0:46:18.7 DW: Yeah. And I think where I’m excited about all of this is that the only unknown we really have is what the economics are going to do. We cannot control that. And this is really about what is in your control. And if you figure out what’s in your control then you have to do something with it. And this is in our control. What we create what we put out, why we’re doing it is in our control. And that is super exciting. I’m excited for this next phase for New Majority Ventures. I’m excited for what we have already talked about that we’re gonna be coming out with. I think that the audience is gonna also be really excited. And what really gets me going and my purpose when I get outta the bed is knowing that people who have started off as just fans of the podcast and fans of you, Melissa, have really grown into what we have to call as a community because we have conversations back and forth.

0:47:22.1 DW: People are starting to have conversations with each other based on our socials and how they’re finding each other and how they’re sharing the podcast. And we can’t take that for granted. And I think by taking this moment to come back stronger with other types of storytelling product with other types of ways to get the information out there to help people move beyond inspiration and into action, that’s our duty. And I can only thank the fans and community around us for really saying to us we want more and we want the more to come from you. And we’re gonna respond to that. And I’m ready to like roll up the sleeves and get to work on this with this intentional pause vacation with purpose. We gotta come up with the great little hashtag crazy thing for this.


0:48:13.8 MB: I trust that. I leave that to you and the marketing and entertainment executive that you are. [laughter] But let me say this before we go. The podcast Founder Hustle, the video cast/podcast Porsche Talks or none of this would’ve been possible without you and your team at Kinetic Energy Entertainment. And I just wanna say thank you. Not because we’re not gonna do this again but I have learned so much about how hard this is how hard it is to do things right. How hard it is to do things with integrity, how hard it is to do things that are quality, I think, I’ve heard from some of our entrepreneurs who have subsequently obviously because they’re great, on other podcasts and they were like, “It wasn’t the same. And it was no judgment, nothing bad about that, but it just wasn’t the same.”

0:49:02.9 MB: But really giving entrepreneurs a safe space to tell their stories good bad and ugly, we even had to have some warnings on some of them, was really important to them because I think they daily feel the pressure. And so I am honored and humbled to be a part of your entrepreneurial journey. And just deeply grateful to the entire team because I had no idea what this was gonna take. I had no idea what I was getting into. And it’s probably one of the more rewarding things that I’ve done. So as a finance person I would say the ROI has been very high.

0:49:33.3 DW: Oh thanks. I appreciate that. And I am nothing as you said, I’m nothing without the team. And this again goes back to entrepreneurship is a team sport.

0:49:42.1 MB: Team sport, yes.

0:49:43.1 DW: As we say all the time, we have a great team between and the producer Misako, who kills it on all of our socials.

0:49:53.7 MB: Yes, she does.

0:49:54.5 DW: Dario, killing it. Just keeping me straight on everything and being that other ear on the podcast we’ve got a really… It’s a small team. We’re all working very, very, very hard. But we’re proud of what we’ve accomplished with the small team, with a lot of things against… I mean, look podcast industry on its own is going through some changes. That’s another big upheaval. [laughter] A lot of, lot of, lot of, lot of layoffs. I mean just layoffs across the board. Again, a lot of consolidation. These are just things that affect everything. They affect you financially, they affect you creatively but we’ve been able to really keep going. So I appreciate you recognizing the hard work that has gone into this and what we’re going to be accomplishing.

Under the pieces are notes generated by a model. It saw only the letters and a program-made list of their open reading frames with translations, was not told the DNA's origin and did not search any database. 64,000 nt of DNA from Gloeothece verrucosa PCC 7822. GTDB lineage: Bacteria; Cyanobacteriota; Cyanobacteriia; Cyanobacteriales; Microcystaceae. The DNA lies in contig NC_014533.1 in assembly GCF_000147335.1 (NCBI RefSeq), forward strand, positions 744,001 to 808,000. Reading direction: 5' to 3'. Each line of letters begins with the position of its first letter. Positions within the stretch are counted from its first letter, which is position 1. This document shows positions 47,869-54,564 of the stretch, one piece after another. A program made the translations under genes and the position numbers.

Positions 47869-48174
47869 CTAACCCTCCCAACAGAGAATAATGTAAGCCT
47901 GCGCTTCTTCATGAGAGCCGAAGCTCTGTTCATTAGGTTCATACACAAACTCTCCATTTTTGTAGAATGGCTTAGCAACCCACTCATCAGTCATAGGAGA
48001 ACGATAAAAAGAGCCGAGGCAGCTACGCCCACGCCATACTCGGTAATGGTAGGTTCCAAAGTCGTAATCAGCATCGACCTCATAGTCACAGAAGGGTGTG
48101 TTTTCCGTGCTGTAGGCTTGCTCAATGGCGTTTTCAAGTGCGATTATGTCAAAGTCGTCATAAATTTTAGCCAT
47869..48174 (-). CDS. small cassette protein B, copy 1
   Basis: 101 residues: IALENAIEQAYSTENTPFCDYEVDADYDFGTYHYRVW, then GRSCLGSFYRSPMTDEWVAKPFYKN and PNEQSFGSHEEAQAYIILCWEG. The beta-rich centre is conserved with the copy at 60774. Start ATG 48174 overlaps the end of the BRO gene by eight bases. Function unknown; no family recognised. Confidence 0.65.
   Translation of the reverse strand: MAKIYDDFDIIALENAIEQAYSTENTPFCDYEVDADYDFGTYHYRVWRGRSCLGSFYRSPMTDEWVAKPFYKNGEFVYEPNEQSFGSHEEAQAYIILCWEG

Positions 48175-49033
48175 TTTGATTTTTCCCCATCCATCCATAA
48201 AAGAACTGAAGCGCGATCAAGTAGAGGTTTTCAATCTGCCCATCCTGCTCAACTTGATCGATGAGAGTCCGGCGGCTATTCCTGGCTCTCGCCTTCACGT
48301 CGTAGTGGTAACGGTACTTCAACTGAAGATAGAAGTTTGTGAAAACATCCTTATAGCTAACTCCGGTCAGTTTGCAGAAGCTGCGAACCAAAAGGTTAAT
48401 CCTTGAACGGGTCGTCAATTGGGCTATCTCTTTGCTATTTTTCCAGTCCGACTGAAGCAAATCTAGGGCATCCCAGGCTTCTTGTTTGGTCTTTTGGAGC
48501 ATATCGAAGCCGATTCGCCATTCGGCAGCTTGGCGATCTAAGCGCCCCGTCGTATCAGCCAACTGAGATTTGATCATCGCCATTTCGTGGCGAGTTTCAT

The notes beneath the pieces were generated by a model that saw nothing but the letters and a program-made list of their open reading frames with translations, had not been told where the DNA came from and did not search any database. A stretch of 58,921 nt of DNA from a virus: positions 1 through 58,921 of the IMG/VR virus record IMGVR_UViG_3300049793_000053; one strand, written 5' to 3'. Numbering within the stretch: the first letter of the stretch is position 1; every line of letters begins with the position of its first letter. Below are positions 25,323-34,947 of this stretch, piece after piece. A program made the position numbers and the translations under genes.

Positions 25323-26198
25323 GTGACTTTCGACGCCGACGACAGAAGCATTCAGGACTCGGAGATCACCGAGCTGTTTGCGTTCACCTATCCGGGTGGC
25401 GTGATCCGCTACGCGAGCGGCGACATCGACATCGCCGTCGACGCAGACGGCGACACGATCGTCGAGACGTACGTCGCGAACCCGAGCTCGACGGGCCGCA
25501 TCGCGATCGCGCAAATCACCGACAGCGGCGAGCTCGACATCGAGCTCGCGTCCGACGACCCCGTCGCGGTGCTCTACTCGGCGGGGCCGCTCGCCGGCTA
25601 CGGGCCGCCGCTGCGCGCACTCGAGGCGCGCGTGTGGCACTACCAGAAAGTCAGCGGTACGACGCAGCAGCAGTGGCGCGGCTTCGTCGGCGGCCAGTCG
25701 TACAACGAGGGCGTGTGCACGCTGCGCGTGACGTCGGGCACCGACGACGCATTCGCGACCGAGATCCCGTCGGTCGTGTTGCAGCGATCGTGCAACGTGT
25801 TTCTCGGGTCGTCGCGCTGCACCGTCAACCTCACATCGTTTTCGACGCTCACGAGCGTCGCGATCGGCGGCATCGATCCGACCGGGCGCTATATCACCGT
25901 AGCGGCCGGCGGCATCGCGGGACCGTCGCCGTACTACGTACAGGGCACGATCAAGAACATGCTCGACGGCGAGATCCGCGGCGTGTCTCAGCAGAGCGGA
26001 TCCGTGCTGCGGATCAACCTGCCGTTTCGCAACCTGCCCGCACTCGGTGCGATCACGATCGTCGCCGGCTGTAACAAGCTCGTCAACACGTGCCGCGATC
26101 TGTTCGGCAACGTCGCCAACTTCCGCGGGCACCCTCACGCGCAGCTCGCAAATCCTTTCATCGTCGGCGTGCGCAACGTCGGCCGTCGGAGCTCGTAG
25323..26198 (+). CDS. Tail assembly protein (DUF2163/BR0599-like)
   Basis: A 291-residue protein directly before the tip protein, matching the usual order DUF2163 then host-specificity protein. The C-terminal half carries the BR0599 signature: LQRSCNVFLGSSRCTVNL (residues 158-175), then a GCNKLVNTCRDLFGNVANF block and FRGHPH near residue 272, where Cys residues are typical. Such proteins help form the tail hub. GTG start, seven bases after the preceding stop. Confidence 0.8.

0:50:43.2 MB: Absolutely, absolutely. So folks should stay tuned. Keep listening if you listen to them more than once as Diana said because you could always learn something new, I would agree with you. And know that we are what we say we wanna help which are entrepreneurs. And so we’ve gotta take a mini vacation with the purpose because we really wanna be impactful and we truly, at least for me, wanna continue on this pathway to create a $100 billion of new wealth buy and for New Majority entrepreneurs. And that’s not a small feat. So we need to take a moment gear up get ready. Get ready to understand what’s happening in the marketplace and come back with great information.

0:51:22.0 DW: Yep. And definitely continue to reach out to us on our socials. We’re happy to answer any questions and just help you keep moving in your journey. Till next time.

0:51:34.5 MB: Talk to you soon.


0:51:41.3 MB: Thank you for listening to Founder Hustle. If you enjoyed this conversation please subscribe and tell a friend. For more information about our guest, check out our website, There you’ll find all kinds of information, tools and resources for the New Majority entrepreneur. To stay connected follow us on social media @Wearenmv or search #FounderHustle. Founder Hustle is a production of Kinetic Energy Entertainment and New Majority Ventures. Our producer is Ann Kane. Our social media producer is Misako Envela. The intro theme is Vuelta Al Sol by Tomas Novoa. The credit theme is Glide by Columbia Nights and the yays are from Ratata by Curtis Cole. I’m Melissa Braldley. See you next time.

Melissa Bradley

Melissa Bradley

Melissa L. Bradley is the Founder and Managing Partner of 1863 Ventures, a business development program that accelerates New Majority entrepreneurs from high potential to high growth and Co-founder of New Majority Ventures, a purpose-driven media brand featuring content that is entertaining, inspirational and actionable so that these entrepreneurs and their businesses survive and thrive.